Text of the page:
. Here is a look back at why he famously rejected an OBE from II in 2003.
Famed for his activism – spanning YA novels, TV and radio appearances, and crucially through his development of the ‘dub poetry’ form – was diagnosed with a brain tumour and died just eight weeks later on December 7 2023.
His work was a decades-long campaign for racial justice, animal rights, alongside other political and social issues.
It was perhaps no surprise then that in 2003, when the late Queen Elizabeth II offered him an OBE, his response was: ‘No way, Mrs Queen.’
Announcing his death on social media, Zephaniah’s family wrote: ‘It is with great sadness and regret that we announce the death of our beloved husband, son and brother in the early hours of this morning the 7th December 2023. Benjamin was diagnosed with a brain tumour 8 weeks ago.
‘Benjamin’s wife was by his side throughout and was with him when he passed. We shared him with the world and we know many will be shocked and saddened by this news. Benjamin was a true pioneer and innovator, he gave the world so much.
‘Through an amazing career including a huge body of poems, literature, music, television and radio, Benjamin leaves us with a joyful and fantastic legacy.
‘Thank you for the love you have shown Professor Benjamin Zephaniah.’
Born in Birmingham on 15 April 1958, Zephaniah is often credited for pioneering ‘dub poetry’ – a performance style which sees words recited over reggae music.
In his poem Bought and Sold, Zephaniah criticised the idea of black people being offered and accepting OBEs.
‘The ancestors would turn in graves / Those poor black folk that once were slaves would wonder / How our souls were sold / And check our strategies / The empire strikes back and waves / Tamed warriors bow on parades / When they have done what they’ve been told / They get their OBEs,’ the second verse goes.
Why did Benjamin Zephaniah turn down an OBE?
Just over 20 years before his death, when he was offered the OBE title, Zephaniah explained why he would never accept it in a : ‘Benjamin Zephaniah OBE – no way Mr Blair, no way Mrs Queen. I am profoundly anti-empire.’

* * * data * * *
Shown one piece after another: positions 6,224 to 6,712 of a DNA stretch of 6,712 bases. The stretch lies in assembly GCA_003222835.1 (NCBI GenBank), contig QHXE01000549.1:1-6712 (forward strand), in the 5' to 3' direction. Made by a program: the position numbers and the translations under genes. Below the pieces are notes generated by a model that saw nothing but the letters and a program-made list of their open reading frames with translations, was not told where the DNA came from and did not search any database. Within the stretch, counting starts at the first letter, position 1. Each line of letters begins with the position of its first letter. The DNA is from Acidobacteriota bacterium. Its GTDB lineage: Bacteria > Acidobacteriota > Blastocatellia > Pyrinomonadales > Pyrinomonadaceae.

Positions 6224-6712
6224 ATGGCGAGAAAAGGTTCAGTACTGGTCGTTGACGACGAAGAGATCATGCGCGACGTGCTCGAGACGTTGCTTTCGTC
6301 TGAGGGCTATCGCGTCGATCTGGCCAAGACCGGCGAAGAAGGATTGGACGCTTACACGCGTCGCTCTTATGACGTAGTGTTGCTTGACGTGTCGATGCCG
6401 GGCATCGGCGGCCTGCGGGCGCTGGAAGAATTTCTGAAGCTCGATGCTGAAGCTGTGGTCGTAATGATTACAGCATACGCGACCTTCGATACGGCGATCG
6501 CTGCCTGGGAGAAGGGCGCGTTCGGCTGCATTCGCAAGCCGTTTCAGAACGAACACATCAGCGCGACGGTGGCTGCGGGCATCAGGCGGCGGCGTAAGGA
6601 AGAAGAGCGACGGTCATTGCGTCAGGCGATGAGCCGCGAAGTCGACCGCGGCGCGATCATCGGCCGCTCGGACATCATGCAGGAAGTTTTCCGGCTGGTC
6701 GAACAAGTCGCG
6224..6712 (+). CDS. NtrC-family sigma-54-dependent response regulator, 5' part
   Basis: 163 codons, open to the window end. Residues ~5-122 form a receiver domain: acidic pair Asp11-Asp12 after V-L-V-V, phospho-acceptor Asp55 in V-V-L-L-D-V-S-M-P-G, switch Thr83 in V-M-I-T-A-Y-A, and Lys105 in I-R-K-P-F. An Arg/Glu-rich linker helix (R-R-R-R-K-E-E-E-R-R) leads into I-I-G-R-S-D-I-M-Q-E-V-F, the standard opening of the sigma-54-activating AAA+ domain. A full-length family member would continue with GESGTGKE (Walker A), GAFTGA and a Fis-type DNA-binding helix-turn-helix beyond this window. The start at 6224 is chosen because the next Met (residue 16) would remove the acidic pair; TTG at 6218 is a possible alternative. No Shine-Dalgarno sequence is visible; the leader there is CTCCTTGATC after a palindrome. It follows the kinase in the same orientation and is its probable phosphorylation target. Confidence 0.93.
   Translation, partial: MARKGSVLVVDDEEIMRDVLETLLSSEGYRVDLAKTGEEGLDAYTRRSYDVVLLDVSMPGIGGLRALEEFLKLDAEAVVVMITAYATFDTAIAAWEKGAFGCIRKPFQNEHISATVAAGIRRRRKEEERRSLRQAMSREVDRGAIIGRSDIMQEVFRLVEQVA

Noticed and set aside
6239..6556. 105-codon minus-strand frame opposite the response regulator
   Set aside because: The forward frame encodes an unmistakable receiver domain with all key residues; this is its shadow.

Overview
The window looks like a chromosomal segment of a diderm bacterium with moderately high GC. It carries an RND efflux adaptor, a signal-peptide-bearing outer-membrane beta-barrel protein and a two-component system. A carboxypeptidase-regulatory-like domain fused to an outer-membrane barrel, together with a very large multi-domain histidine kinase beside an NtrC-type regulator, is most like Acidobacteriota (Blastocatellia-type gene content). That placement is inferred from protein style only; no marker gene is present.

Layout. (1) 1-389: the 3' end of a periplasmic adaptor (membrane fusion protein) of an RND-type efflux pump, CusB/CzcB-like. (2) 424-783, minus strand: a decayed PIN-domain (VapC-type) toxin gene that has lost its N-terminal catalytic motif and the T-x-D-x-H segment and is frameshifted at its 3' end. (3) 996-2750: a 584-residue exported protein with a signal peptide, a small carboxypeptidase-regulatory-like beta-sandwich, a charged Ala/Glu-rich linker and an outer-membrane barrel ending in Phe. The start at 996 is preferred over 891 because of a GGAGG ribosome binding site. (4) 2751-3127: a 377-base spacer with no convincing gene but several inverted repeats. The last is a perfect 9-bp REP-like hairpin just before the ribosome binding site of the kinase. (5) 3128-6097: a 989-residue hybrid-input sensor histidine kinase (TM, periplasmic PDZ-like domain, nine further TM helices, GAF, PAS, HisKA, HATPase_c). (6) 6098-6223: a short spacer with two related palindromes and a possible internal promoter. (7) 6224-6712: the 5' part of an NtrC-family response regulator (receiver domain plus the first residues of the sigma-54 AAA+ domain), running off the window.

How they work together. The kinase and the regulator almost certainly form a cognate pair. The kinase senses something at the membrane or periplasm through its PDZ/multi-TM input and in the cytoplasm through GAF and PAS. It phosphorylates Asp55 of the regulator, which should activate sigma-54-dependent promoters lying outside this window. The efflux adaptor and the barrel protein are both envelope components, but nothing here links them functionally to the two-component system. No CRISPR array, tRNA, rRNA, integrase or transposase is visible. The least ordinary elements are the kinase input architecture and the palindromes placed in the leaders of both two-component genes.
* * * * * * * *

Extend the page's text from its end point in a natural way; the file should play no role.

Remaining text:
He went on to say that whoever had thrown his hat into the ring for the title clearly hadn’t read any of his works, as exemplified in Bought and Sold.
‘Why don’t they just give me some of those great African works of art that were taken in the name of the empire and let me return them to their rightful place? You can’t fool me, Mr Blair,’ he continued, referring to the Prime Minister of the time, Tony Blair.
He concluded: ‘Stick it, Mr Blair – and Mrs Queen, stop going on about the empire. Let’s do something else.’
Recalling how he once met Queen Elizabeth II at a show he was hosting, the late trailblazer described how he thought it was ‘funny’ that he had a ‘royal groupie’.
He described her as a ‘bit stiff’ but a ‘nice old lady’ – before explaining how it was not Queen Elizabeth or the Royal Family he had an issue with, but the institution of the monarchy he ‘loathes so very much’ and its ‘refusal’ to apologise for sanctioning slavery.
Further explaining his stance on the issue three years ago on an episode of The Big Narstie Show, he explained: ‘OBE means Order of the British . MBE is Member of the British Empire.
‘I’ve been fighting against empire all my life. I’ve been fighting against slavery and colonialism all my life. I’ve been writing to connect with people, not to impress governments and monarchy.
‘So how could I then go and accept an honour that puts the word ’empire’ onto my name? That would be hypocritical,’ he said, to rapturous applause from the audience.
In April, said King Charles took the issue of the monarchy’s involvement in slavery ‘profoundly seriously’ and announced he would be supporting research into it by giving access to the Royal Collection and the Royal Archives.
For centuries, successive monarchs and other royals participated in the trade, either supporting and facilitating the activity or making money from it – and for years activists, like Zephaniah, have been demanding an apology.
The King’s response came after a document was published by the Guardian showing the 1689 transfer of £1,000 of shares in the slave-trading Royal African Company to King William III.
It came from slave trader Edward Colston, the company’s deputy governor, whose statue was in Bristol in 2020.
Britain was a major part of the transatlantic slave trade – a triangular route from Europe to Africa, and the Americas, and back to Europe, which saw Africans bought and sold for goods.
It is estimated, as per the , that Britain transported 3.1 million Africans (of whom 2.7 million arrived) to the British colonies in the Caribbean, North and South America and to other countries.
Together Britain and Portugal accounted for about 70% of all Africans transported to the Americas.
Britain formally abolished the slave trade in 1807, but only outlawed slavery in 1834 after the Slavery Abolition Act was passed.